Ticonderoga-class guided-missile cruiser USS Antietam (CG 54) and Arleigh Burke-class guided-missile destroyer USS McCampbell (DDG 85) arrived Feb. 4 in India

Hijacked Singaporean Ship Released in Nigeria

The crew of a Singapore-registered container vessel, Safmarine Kuramo, hijacked off the Nigerian Coast earlier this week, were released unharmed on Saturday (Feb

Offshore Energy

HHI to Localise Main Equipment for Offshore Plants

Hyundai Heavy Industries and Doosan Heavy Industries Collaborate in Localizing Main Equipment for Offshore Plants   Seoul, South Korea – February 4 – Hyundai Heavy Industries (HHI),

FUGRO Wins BHP Pyrenees Contract

Fugro has been awarded a contract by BHP Billiton Petroleum Pty Ltd for the Pyrenees Phase 3 Installation Project.   The Pyrenees development is located offshore Western Australia,

Iqarus Acquires C-CHEC at Subsea Expo

Offshore and onshore health and medical solutions company Iqarus is set to acquire occupational hygiene consultancy C-CHEC to deliver a new integrated offering to global industries.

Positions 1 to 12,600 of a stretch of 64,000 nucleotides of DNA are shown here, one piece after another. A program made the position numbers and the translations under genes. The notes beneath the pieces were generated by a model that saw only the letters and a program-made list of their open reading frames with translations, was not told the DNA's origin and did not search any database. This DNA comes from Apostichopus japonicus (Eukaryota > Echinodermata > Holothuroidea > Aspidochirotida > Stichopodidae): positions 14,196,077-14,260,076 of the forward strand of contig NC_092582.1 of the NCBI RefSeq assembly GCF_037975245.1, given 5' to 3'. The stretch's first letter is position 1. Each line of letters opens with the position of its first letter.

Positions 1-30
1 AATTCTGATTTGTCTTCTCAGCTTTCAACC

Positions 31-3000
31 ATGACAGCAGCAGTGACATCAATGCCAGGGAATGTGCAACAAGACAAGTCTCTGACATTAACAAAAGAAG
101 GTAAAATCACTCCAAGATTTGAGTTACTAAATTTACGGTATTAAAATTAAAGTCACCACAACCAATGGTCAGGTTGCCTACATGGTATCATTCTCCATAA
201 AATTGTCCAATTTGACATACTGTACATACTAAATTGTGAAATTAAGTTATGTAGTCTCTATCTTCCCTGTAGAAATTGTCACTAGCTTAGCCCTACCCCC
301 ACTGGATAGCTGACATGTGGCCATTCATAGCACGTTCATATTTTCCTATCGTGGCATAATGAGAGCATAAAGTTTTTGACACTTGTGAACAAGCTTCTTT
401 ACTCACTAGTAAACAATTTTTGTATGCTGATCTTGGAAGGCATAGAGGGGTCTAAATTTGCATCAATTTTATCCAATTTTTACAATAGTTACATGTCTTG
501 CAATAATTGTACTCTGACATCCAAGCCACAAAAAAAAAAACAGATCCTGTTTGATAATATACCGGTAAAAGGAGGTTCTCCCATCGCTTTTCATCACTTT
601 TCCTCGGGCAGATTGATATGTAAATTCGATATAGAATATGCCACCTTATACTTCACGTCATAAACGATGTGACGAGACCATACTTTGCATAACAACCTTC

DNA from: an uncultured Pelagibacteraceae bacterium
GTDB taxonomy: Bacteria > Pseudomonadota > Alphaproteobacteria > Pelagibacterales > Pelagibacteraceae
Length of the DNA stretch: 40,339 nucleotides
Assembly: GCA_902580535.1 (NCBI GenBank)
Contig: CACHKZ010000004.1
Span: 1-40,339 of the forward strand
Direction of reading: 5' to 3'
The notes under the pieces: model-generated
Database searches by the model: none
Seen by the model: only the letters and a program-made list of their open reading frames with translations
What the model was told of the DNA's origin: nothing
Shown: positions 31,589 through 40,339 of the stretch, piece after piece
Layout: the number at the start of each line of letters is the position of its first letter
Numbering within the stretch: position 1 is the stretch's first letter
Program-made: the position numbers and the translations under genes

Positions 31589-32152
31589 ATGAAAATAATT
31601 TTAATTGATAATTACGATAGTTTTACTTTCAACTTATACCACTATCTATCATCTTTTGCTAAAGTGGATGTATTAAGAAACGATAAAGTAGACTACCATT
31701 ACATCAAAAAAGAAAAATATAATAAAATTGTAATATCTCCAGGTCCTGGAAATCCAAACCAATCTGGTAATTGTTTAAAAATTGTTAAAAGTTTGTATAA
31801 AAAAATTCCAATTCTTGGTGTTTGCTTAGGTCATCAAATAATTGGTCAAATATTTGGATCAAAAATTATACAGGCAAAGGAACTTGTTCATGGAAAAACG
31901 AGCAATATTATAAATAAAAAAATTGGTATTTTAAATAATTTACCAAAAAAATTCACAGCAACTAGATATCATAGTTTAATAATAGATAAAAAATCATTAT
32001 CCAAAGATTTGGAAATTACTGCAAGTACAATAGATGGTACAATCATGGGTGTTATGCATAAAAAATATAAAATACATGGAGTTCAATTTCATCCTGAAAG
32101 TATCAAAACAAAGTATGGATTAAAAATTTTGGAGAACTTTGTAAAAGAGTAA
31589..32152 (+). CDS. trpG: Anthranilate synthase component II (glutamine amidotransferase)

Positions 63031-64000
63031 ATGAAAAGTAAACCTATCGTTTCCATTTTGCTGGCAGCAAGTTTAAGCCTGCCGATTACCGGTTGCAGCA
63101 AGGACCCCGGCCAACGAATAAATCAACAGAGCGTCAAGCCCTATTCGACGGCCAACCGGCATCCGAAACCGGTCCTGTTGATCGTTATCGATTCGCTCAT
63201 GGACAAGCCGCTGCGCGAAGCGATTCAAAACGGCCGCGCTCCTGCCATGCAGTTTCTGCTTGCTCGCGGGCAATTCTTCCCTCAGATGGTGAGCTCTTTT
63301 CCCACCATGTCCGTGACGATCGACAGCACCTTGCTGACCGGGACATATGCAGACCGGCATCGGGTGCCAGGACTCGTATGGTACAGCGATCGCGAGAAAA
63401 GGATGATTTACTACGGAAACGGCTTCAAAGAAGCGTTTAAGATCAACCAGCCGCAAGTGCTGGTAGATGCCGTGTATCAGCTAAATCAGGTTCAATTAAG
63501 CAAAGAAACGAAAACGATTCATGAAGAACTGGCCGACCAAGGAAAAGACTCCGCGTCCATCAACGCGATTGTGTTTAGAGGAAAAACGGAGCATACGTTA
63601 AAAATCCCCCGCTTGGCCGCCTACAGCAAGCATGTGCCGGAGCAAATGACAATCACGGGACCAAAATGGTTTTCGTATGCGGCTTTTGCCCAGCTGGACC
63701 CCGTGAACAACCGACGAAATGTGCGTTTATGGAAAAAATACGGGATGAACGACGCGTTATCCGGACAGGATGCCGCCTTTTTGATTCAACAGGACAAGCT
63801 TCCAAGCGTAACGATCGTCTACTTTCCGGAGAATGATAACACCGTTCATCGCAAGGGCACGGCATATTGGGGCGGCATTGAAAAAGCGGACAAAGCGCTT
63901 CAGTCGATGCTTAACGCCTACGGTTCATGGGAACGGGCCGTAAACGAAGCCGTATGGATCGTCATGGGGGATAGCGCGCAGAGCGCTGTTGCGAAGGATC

Ocean Observation

First Women's Expedition to the Arctic

Company "MyArctic-expeditions" organize the first women's expedition to the Arctic Ocean. The expedition will start on March 5 in the capital of the Nenets Autonomous

MOL Enhances CSW Service between Asia and East Coast South America

Mitsui O.S.K. Lines (MOL, President & CEO: Junichiro Ikeda) today announced the enhancement of its Asia and East Coast South America trade by merging existing

Shipping Traffic Noise Severely Affects Whale Populations

Underwater sound pollution disrupts the communication methods of killer whales and could harm their ability to locate salmon, researchers have found.   Increasing

 
 
Maritime Security Naval Architecture Navigation Offshore Oil Port Authority Salvage Ship Electronics Ship Simulators Sonar Winch
rss | archive | history | articles | privacy | contributors | top maritime news | about us | copyright | maritime magazines
maritime security news | shipbuilding news | maritime industry | shipping news | maritime reporting | workboats news | ship design | maritime business

Time taken: 0.1702 sec (6 req/sec)